• You may include some creative writing if you are inspired to write a poem, story or play for children or about children’s lit. If you aren’t a creative writer you might still try out ideas about how a story should or should not be illustrated or dramatized, how you would plan a picture book or produce a skit or play, how you would rewrite the ending of a story or change a character, what you would discuss with the author, or how you would encourage children to write poems, plays or stories in response to literature they read.

• If you contribute any bibliography entries (annotated or not), annotated Internet links, study guides, lesson plans, author or illustrator pages, or creative writing to one of Dr. Hanlon's web sites, that can count as part of your journal writing. If you want to send a contribution to someone else's web site on children's literature, that can count, too, if you send me a copy.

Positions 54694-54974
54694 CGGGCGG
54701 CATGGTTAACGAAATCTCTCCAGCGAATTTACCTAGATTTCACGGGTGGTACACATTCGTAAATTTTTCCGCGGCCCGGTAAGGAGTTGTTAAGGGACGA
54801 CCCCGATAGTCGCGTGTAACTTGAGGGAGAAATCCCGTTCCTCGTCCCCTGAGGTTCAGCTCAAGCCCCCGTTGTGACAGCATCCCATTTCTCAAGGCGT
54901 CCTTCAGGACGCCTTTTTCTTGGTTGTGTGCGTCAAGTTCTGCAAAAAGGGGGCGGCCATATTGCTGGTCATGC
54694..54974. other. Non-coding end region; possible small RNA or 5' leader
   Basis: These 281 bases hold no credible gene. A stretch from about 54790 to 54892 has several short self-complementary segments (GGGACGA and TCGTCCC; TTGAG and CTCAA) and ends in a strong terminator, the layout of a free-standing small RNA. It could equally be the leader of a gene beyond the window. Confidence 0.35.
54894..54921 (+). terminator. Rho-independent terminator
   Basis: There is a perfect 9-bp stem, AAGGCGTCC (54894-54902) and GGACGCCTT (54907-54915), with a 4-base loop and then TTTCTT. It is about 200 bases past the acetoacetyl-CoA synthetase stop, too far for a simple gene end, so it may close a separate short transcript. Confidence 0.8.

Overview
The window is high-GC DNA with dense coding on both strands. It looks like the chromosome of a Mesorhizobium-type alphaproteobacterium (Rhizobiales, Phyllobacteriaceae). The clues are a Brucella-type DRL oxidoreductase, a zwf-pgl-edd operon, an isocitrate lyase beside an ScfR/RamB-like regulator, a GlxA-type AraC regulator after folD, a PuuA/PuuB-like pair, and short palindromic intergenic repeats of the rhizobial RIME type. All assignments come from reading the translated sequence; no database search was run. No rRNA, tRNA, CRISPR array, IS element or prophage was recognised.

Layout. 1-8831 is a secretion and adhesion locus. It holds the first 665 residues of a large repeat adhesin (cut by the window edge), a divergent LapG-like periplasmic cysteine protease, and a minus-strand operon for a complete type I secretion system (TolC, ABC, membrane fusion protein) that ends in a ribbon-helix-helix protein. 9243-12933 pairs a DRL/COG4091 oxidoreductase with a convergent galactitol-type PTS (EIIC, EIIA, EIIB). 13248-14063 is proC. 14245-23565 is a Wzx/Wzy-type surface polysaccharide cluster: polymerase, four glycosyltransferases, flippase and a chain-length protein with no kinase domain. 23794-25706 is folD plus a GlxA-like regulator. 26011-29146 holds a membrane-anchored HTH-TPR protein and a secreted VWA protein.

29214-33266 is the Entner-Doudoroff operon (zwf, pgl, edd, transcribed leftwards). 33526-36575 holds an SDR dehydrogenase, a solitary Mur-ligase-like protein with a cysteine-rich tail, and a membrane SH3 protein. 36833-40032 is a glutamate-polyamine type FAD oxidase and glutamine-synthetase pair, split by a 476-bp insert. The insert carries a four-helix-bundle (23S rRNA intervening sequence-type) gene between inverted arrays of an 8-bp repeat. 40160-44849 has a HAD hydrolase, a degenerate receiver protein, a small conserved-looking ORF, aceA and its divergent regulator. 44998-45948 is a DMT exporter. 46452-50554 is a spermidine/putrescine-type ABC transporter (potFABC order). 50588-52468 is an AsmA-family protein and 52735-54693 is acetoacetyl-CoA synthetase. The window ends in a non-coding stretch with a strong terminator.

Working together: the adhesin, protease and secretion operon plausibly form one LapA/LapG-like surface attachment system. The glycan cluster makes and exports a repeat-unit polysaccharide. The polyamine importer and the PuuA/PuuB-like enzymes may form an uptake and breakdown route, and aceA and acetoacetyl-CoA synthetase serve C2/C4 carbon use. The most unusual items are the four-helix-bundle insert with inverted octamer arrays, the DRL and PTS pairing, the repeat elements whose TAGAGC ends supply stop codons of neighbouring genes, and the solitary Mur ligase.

• If you attend cultural events on or off campus that are not directly related to children's literature, you may write about them in your journal, as long as you also fulfill the other requirements outlined here.


• Journal entries may be typed or handwritten (as long as they are legible), or sent through e-mail, or some combination of these methods. Date each entry. (That is done automatically in e-mail.)

• If it's on paper, turn in your journal in any kind of folder except big, bulky ones with large rings. Use a format that allows you to keep writing while I have your previous journal entries for several days. When you submit journal entries by e-mail, keep copies and a list of e-mail messages you sent and the dates (or keep printouts of what you wrote in e-mail, if you wish).